Israeli cybersecurity researchers say that personal information of millions of Alibaba users may have been exposed through flaws on the e-commerce giant’s platform.
AppSec Labs said a weakness an employee discovered in the Chinese e-commerce site’s code could have allowed hackers to hijack merchant accounts.
“If I want to buy a $600 phone, I can change the price to a dollar and buy it,” said AppSec founder Erez Metula. “I can see what people have bought, I can change the shipping address so things can be sent to me instead.”
Metula said one of the flaws was discovered by a 21-year-old employee, Barak Tawily. He said there was no indication that any user data was compromised.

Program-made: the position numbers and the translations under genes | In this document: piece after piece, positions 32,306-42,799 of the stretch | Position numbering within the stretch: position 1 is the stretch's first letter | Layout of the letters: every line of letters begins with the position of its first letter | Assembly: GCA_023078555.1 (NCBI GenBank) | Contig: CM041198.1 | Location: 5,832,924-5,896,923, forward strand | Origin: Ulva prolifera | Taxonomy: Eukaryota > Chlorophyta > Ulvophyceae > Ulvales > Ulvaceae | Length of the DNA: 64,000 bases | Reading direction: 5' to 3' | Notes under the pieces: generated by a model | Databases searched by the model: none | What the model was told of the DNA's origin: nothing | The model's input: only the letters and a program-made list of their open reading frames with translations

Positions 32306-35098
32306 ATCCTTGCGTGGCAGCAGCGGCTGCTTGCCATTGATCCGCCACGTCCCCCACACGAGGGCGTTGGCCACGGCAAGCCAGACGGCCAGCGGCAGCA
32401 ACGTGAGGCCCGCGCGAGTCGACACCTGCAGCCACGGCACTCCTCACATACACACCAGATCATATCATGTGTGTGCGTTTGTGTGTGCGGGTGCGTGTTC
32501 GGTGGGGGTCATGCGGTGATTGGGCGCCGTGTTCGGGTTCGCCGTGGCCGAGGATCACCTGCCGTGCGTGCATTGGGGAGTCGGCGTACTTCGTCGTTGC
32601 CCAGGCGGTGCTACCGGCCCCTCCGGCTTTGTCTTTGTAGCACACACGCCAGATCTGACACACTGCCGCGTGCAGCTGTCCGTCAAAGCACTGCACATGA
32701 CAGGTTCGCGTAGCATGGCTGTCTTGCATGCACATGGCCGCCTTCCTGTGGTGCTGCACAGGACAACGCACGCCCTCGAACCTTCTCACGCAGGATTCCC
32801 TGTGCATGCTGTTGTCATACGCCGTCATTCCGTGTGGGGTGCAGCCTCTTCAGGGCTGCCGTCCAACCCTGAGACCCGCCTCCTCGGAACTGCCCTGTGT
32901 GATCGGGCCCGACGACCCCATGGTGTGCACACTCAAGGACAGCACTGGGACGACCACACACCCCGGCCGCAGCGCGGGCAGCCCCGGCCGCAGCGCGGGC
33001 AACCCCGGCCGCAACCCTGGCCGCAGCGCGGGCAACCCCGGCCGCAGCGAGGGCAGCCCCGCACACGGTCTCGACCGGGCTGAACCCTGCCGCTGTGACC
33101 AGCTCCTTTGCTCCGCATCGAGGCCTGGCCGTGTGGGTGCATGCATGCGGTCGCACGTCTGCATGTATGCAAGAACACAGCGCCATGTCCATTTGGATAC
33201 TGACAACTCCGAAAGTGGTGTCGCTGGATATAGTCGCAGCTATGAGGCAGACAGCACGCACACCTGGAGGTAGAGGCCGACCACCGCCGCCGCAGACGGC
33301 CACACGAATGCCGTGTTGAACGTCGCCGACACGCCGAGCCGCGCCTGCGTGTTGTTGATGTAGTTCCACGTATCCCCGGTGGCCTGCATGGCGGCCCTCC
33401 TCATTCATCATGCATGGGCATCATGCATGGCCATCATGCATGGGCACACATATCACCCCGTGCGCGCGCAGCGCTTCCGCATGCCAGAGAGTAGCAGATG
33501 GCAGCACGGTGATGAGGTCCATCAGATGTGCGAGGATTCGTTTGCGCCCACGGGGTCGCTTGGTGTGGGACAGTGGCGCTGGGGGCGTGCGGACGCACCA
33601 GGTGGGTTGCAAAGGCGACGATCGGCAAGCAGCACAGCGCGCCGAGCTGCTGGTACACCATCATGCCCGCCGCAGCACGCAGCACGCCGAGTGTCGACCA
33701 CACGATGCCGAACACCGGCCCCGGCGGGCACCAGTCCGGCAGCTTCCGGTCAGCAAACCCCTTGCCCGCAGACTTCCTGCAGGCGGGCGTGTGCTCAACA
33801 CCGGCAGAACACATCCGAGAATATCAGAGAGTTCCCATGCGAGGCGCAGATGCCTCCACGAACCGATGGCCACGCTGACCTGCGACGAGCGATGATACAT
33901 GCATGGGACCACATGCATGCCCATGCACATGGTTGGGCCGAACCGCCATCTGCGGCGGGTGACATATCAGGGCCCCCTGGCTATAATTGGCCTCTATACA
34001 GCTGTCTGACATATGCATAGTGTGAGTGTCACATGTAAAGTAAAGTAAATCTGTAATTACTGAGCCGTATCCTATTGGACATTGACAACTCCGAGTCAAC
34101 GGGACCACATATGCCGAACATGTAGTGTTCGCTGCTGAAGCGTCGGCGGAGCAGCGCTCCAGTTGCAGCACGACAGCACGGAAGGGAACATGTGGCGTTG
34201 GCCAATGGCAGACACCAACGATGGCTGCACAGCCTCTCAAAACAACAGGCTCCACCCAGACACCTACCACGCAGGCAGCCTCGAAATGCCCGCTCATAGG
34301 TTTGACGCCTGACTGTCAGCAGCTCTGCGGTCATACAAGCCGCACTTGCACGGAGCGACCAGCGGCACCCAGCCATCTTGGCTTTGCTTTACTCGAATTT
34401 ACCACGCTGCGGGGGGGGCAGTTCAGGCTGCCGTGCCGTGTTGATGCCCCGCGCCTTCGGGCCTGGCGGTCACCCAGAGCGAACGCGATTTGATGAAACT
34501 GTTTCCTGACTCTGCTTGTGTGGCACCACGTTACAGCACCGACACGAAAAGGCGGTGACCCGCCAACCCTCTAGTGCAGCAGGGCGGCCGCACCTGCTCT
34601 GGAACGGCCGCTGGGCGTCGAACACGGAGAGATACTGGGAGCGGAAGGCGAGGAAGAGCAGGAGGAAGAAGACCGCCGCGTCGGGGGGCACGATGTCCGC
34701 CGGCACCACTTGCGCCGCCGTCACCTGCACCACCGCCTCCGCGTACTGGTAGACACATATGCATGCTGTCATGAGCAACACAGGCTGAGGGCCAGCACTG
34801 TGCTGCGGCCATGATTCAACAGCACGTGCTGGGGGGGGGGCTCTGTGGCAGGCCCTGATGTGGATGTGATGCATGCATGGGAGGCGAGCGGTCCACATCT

Amitay Dan, founder of information-security company Cybermoon, said he discovered another flaw that compromised Alibaba users’ personal data, and that Alibaba fixed the flaw after he alerted the company.
Alibaba spokeswoman Molly Morgan said Tuesday that both “potential vulnerabilities” had been fixed. “We will do everything we can to continue to ensure a secure trading environment on our platforms,” she said.
The flaws were first reported by Israel’s Channel 10.
Alibaba raised $25 billion in September in the New York Stock Exchange in the largest ever initial public offering.
Alibaba operates such popular e-commerce platforms as Taobao and Tmall in China. Alibaba’s platforms account for some 80 percent of Chinese online commerce.